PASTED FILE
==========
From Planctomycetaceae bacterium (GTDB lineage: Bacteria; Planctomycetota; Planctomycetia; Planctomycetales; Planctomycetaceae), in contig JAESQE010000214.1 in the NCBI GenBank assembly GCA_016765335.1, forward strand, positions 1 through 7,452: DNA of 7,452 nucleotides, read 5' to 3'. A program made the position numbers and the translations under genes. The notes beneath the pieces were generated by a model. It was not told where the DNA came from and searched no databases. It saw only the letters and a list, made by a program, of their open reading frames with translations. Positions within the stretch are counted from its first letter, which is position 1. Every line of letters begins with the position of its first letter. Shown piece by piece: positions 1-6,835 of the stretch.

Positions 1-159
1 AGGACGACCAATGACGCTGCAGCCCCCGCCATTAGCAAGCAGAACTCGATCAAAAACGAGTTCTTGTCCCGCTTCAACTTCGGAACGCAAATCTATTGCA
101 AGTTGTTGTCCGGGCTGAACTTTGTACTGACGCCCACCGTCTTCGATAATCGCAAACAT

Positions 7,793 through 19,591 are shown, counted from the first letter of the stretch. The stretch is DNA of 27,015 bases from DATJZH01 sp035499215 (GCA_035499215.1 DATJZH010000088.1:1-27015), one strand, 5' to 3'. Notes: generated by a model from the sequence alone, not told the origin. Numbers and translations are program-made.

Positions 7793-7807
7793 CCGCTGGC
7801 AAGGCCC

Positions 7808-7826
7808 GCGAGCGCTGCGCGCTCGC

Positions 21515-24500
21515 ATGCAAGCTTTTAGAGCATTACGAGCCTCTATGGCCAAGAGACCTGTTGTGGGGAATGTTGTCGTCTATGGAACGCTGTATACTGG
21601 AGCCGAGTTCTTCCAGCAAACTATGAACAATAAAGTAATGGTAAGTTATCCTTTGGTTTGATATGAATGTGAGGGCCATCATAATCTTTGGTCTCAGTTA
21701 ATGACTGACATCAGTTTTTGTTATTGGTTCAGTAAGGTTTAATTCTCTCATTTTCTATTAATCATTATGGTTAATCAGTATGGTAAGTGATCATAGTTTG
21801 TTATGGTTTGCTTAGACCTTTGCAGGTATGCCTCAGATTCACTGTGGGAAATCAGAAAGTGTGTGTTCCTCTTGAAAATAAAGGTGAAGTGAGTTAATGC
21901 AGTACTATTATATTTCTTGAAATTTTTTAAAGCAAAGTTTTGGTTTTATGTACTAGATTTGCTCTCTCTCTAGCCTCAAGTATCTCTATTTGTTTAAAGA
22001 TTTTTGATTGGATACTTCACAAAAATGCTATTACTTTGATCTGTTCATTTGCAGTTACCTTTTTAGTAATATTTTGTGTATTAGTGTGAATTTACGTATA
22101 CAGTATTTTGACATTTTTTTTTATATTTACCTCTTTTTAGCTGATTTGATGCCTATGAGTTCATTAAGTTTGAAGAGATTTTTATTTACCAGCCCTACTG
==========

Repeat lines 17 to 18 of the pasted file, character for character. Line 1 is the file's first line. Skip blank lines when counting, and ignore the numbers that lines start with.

22001 TTTTTGATTGGATACTTCACAAAAATGCTATTACTTTGATCTGTTCATTTGCAGTTACCTTTTTAGTAATATTTTGTGTATTAGTGTGAATTTACGTATA
22101 CAGTATTTTGACATTTTTTTTTATATTTACCTCTTTTTAGCTGATTTGATGCCTATGAGTTCATTAAGTTTGAAGAGATTTTTATTTACCAGCCCTACTG